The most controversial novelist of Taiwan.
Qi Deng Sheng (1939-2020) was born Liu Wu-hsiung in Miaoli County's Tunghsiao Township, and was an art graduate of the Taiwan Provincial Normal School. In 1962 he published his first short story, “Unemployment, Poker and Fried Squid”, in the United Daily News literary supplement, then edited by Lin Hai-yin. In 1966 he founded the Literature Quarterly magazine together with Wei Tian-chong, Chen Ying-chen and Shi Shu-ching.
He received the first and second Taiwan Literature Award two years in a row, in 1966 and 1967. In 1976 he won the first United Daily News Novel Award. He was invited to attend the University of Iowa's International Writing Program in 1983. He picked up the paint brush again in 1989, refocusing his creative efforts on painting, showing his works in two solo exhibitions in 1991 and 1992. Throughout his life, he published 124 works of fiction, 137 prose writings (including miscellaneous writings and forewords) and 56 poems. He was recognized for his life’s work in 2010 by the 14th National Award for Arts.
While writers from National Taiwan University’s Foreign Languages and Literature Department took their cue from Western aesthetic forms and literary themes, engaging in a Modernist “experiment”, Qi Deng Sheng rooted his writing in his life’s history, presenting an unflinching and deeply probing look into his personal existences and interior self, breaking constrains to seek absolute freedom in his artistic expression and individual spirit.
“My writing reveals the dark world inside of me step by step.”—— Qi Deng Sheng
Qi Deng Sheng is the most controversial novelist of Taiwan.
In 1967, he published one of the best-known short stories in the history of Taiwan literature, “I Love Black Eyes”, in Literature Quarterly. The protagonist Li Long-di’s choice to save a prostitute while ignoring his wife in an apocalyptic flood stirred up heated discussions and controversy in the literary establishment. Critics at the time believed that such iconoclastic and degenerate works of literature might undermine national security and should be banned. Since then, Qi Deng Sheng’s highly autobiographical novels have been labeled as abstruse works of individualism or nihilism. However, with time, Qi Deng Sheng has become one of the most influential writers for later literary circles, and is seen as the first of Taiwan’s “inward-looking generation” of writers.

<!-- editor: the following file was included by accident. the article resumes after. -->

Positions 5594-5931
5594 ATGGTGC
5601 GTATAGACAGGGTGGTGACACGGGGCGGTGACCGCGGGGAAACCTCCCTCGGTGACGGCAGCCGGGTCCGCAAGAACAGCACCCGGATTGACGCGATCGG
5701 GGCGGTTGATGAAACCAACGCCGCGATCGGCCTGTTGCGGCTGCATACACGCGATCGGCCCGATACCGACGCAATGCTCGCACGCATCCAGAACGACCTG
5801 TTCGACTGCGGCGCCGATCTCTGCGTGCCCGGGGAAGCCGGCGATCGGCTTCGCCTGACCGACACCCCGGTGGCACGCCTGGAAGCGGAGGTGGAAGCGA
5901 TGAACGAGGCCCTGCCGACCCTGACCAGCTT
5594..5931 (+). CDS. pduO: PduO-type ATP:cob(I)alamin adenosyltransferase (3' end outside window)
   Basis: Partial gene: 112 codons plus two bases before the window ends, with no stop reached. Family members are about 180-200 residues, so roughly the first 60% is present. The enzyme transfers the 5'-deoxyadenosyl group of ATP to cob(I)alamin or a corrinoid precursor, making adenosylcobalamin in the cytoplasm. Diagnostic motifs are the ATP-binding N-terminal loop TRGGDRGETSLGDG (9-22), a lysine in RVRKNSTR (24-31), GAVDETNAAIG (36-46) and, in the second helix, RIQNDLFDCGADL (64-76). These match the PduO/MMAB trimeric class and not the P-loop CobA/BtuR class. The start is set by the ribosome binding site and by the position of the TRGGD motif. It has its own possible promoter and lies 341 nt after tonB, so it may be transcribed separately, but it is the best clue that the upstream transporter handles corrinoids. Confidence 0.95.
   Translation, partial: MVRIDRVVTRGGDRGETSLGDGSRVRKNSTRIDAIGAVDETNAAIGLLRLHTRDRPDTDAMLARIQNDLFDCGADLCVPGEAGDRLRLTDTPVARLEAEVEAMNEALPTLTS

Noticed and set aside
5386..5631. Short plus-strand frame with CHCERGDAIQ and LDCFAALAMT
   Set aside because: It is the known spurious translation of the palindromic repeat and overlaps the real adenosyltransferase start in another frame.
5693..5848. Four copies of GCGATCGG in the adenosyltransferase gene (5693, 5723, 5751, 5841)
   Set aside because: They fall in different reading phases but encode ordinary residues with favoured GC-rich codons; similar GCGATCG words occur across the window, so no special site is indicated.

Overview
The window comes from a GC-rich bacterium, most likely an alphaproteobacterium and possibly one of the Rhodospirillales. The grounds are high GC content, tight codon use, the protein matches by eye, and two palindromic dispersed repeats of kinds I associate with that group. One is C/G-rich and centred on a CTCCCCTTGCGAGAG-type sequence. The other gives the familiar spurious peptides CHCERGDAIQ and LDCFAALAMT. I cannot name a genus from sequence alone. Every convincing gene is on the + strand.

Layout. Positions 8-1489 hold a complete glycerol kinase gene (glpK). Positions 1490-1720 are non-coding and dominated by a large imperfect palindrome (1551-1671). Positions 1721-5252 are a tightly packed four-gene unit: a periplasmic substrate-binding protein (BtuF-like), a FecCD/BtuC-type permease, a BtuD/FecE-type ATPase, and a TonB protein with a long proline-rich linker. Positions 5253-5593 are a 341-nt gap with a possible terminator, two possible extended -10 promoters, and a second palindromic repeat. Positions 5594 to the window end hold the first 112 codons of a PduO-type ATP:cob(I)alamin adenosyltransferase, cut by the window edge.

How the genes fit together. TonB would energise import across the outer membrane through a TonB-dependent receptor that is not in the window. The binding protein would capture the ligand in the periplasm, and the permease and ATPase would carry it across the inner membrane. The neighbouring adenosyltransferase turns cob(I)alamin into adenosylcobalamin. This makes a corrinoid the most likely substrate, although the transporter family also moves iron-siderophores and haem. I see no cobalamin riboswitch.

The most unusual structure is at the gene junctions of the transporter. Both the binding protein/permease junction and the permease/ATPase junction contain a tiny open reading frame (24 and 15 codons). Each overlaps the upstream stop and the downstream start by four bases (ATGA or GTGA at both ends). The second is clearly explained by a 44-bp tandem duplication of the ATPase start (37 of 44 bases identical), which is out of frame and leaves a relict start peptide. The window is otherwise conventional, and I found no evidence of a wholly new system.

Narrated by the director and featuring texts from Qi Deng Sheng’s novels, A Lean Soul delineates the family, childhood, frustrations and love life of this most controversial of contemporary Taiwan writers. Overcoming difficulties in the shooting of the film and the subject’s guarded attitude, director Chu Hsien-jer was able to conduct multiple interviews with the writer, who has shied away from public view for years, to discuss literature, philosophy and life. The film also offers a glimpse into the writer’s reclusive life and the lunacy and loneliness of his inner world. Interviews with key persons in the writer’s orbit also shed light on the context of the writer’s life and his creative image.
Qi Deng Sheng once said of himself: “My writing reveals the dark world inside of me step by step, thus time and time again cleansing away the filth that has accumulated within me.” In the face of the collective and unfathomable minds of his contemporaries, Qi Deng Sheng’s personal traumas and darkness seem also to speak to humanity’s traumas and darkness.
The self-deprecating pen name of Qi Deng Sheng, literally “seventh class student”, was the writer’s act of rebellion and irony against his times. He compelled both the literary establishment and society on the whole to move forward and think deeply. A Lean Soul offers a rare record of the person behind the works.
Director Chu Hsien-jer received the FIPRESCI Award at the 2016 Bushan International Film Festival for his first feature film, White Ant, and was nominated the same year for Best New Director of the Golden Horse Awards. He won Best Documentary at the Golden Horse Awards in 2001 with Pick of the Litter—Stray Dogs in Taiwan, and twice received recognition by the Taiwan International Documentary Festival Biennial for West Island and Heping Hospital, respectively. His works have been selected for numerous international film festivals including the Yamagata International Documentary Film Festival and the International Documentary Filmfestival Amsterdam.